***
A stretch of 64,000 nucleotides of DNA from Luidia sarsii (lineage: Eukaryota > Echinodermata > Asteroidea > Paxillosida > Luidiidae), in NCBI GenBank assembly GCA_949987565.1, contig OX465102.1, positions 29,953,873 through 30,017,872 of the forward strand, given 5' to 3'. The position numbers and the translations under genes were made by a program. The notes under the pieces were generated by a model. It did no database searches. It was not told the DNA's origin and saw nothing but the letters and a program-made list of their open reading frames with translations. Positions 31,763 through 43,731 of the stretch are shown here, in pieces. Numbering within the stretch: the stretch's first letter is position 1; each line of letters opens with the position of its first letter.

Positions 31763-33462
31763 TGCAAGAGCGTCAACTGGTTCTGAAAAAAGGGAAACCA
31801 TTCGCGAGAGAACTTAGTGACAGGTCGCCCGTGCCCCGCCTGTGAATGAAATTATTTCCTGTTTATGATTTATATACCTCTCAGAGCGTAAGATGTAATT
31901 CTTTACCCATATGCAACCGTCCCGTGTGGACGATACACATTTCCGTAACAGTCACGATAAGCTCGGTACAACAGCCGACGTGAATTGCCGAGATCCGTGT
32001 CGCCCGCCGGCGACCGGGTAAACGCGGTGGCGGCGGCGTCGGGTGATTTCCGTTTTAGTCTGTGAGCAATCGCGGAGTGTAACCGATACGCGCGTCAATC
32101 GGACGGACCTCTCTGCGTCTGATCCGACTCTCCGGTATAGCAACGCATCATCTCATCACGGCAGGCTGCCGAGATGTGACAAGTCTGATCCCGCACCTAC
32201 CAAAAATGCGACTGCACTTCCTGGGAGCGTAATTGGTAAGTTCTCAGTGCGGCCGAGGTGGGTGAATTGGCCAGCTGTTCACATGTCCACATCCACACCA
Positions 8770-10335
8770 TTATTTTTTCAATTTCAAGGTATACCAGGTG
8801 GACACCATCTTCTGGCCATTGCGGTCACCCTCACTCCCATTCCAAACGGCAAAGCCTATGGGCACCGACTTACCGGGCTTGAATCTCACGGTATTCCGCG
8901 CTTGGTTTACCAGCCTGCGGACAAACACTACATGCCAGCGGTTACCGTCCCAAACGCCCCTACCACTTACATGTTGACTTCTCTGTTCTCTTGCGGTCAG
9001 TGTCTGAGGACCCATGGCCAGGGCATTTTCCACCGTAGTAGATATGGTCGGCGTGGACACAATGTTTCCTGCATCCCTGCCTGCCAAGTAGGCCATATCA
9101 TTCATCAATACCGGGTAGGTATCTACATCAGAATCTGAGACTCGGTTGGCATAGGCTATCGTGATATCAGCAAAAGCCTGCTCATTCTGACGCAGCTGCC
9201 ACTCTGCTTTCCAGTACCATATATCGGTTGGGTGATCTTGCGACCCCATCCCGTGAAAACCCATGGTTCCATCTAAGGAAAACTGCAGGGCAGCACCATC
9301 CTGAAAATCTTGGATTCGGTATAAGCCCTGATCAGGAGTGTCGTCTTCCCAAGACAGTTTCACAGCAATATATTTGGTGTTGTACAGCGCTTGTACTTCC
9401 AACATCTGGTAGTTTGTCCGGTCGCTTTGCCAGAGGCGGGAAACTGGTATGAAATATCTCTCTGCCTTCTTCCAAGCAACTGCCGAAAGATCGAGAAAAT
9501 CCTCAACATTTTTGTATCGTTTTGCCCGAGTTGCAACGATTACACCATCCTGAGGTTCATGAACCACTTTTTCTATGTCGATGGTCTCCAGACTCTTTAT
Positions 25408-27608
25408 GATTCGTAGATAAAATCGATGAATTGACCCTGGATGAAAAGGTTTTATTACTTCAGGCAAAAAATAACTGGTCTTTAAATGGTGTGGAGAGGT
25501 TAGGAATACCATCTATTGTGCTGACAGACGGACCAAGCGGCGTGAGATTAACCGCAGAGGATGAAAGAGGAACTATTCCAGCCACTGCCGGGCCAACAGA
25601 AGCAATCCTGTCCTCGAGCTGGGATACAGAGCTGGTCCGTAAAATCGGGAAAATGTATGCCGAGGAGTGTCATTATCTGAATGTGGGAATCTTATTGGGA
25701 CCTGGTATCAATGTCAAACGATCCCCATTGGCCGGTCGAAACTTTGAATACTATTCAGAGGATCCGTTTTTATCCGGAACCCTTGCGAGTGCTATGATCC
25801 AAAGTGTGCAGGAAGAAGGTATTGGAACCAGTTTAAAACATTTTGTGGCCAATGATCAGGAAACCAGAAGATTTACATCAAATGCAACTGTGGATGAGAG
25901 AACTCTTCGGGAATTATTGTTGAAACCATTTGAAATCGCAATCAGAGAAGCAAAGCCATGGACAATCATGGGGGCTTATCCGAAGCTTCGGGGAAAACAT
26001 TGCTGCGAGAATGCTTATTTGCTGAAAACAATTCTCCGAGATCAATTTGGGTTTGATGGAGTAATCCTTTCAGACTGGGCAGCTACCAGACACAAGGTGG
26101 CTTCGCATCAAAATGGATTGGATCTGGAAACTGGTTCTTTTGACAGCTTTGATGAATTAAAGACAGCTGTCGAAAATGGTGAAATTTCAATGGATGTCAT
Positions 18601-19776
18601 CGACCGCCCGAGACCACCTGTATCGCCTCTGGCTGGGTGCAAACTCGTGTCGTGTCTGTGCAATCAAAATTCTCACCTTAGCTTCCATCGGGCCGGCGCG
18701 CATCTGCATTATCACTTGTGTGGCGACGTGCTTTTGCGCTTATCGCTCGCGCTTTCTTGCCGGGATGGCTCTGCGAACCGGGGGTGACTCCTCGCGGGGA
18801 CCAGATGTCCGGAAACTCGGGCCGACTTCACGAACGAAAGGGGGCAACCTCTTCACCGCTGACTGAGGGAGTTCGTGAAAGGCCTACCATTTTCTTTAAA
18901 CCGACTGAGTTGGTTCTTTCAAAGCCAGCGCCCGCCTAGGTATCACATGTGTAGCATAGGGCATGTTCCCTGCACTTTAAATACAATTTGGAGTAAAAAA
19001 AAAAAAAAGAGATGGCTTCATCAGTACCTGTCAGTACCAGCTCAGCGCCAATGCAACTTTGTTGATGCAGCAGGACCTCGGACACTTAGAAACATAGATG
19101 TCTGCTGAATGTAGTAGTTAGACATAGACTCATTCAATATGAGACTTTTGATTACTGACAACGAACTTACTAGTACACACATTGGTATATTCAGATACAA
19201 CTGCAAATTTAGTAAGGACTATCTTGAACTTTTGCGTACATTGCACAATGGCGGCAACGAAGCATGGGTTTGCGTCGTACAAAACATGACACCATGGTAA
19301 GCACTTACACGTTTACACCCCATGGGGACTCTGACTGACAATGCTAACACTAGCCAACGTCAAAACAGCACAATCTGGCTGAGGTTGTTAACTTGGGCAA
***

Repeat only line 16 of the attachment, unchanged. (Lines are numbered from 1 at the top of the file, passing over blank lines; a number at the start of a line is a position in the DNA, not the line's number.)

9301 CTGAAAATCTTGGATTCGGTATAAGCCCTGATCAGGAGTGTCGTCTTCCCAAGACAGTTTCACAGCAATATATTTGGTGTTGTACAGCGCTTGTACTTCC